Legislative districts are drawn every ten years, following the U.S. Census. Districts are drawn by a five-member commission, of which four members are the majority and minority leaders of each house (or their delegates). The fifth member, who chairs the committee, is appointed by the other four and may not be an elected or appointed official. If the leadership cannot decide on a fifth member, the State Supreme Court may appoint him or her.

While in office, legislators may not hold civil office. Even if a member resigns, the Constitution states that the legislator may not be appointed to civil office for the duration of the term to which the legislator was elected.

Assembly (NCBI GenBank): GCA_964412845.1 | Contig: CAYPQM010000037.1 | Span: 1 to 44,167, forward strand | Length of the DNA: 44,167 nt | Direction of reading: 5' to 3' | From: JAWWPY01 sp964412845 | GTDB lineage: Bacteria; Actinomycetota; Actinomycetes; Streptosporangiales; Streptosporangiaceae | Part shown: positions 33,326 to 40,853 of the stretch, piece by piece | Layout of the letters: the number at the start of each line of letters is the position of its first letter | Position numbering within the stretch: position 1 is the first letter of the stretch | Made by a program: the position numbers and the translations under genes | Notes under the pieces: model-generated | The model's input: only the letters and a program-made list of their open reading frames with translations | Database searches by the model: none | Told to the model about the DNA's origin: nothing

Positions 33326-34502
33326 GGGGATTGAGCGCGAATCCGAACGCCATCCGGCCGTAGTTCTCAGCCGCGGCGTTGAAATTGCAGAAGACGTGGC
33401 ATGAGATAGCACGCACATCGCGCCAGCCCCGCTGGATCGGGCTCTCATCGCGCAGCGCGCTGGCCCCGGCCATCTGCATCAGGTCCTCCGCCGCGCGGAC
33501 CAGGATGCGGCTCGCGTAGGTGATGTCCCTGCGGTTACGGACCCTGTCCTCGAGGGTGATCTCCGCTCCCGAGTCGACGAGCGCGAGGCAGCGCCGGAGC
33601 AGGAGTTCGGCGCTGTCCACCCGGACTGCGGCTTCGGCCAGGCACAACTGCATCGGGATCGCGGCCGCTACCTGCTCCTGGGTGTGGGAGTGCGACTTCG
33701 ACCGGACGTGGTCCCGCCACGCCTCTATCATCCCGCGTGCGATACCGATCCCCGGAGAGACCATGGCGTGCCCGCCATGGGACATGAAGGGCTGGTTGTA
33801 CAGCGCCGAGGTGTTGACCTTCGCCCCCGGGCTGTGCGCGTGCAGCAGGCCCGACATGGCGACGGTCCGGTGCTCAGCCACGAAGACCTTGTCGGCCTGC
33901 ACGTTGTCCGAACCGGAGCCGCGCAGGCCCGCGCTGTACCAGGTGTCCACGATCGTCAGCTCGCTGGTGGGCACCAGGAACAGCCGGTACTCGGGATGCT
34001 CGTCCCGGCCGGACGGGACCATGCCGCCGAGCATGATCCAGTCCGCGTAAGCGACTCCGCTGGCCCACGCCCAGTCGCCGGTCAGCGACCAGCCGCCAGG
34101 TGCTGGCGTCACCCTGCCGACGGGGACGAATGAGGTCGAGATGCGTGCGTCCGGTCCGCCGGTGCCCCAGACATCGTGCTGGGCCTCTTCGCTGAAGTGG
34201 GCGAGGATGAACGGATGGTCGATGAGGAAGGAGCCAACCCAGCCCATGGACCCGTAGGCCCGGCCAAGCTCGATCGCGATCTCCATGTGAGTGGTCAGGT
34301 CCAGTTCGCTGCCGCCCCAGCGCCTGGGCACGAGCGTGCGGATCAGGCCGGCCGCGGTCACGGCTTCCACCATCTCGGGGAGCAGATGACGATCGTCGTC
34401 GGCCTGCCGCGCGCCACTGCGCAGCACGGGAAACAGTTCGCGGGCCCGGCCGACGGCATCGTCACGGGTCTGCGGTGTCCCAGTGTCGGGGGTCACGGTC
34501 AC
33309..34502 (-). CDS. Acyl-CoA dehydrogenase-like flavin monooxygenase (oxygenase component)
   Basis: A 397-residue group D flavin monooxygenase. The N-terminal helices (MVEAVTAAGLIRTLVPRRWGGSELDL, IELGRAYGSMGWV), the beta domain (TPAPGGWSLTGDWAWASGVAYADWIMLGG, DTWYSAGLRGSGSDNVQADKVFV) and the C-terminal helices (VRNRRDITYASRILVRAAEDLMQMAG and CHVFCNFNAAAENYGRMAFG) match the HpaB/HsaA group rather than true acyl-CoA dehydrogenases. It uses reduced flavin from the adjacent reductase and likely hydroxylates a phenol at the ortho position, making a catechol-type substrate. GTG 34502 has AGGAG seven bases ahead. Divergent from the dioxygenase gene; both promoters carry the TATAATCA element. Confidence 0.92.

Legislative sessions

Title page of the 1853 Laws of Pennsylvania

The General Assembly is a continuing body within the term for which its representatives are elected. It convenes at 12 o’clock noon on the first Tuesday of January each year and then meets regularly throughout the year.[3] Both houses adjourn on November 30 in even-numbered years, when the terms of all members of the House and half the members of the Senate expire. Neither body can adjourn for more than three days without the consent of the other.[4]

The governor may call a special session in order to press for legislation on important issues. As of 2017, only 35 special sessions have been called in the history of Pennsylvania.[5]

The Assembly meets in the Pennsylvania State Capitol, which was completed in 1906. Under the Pennsylvania Constitution, the Assembly must meet in the City of Harrisburg and can move only if given the consent of both chambers.

History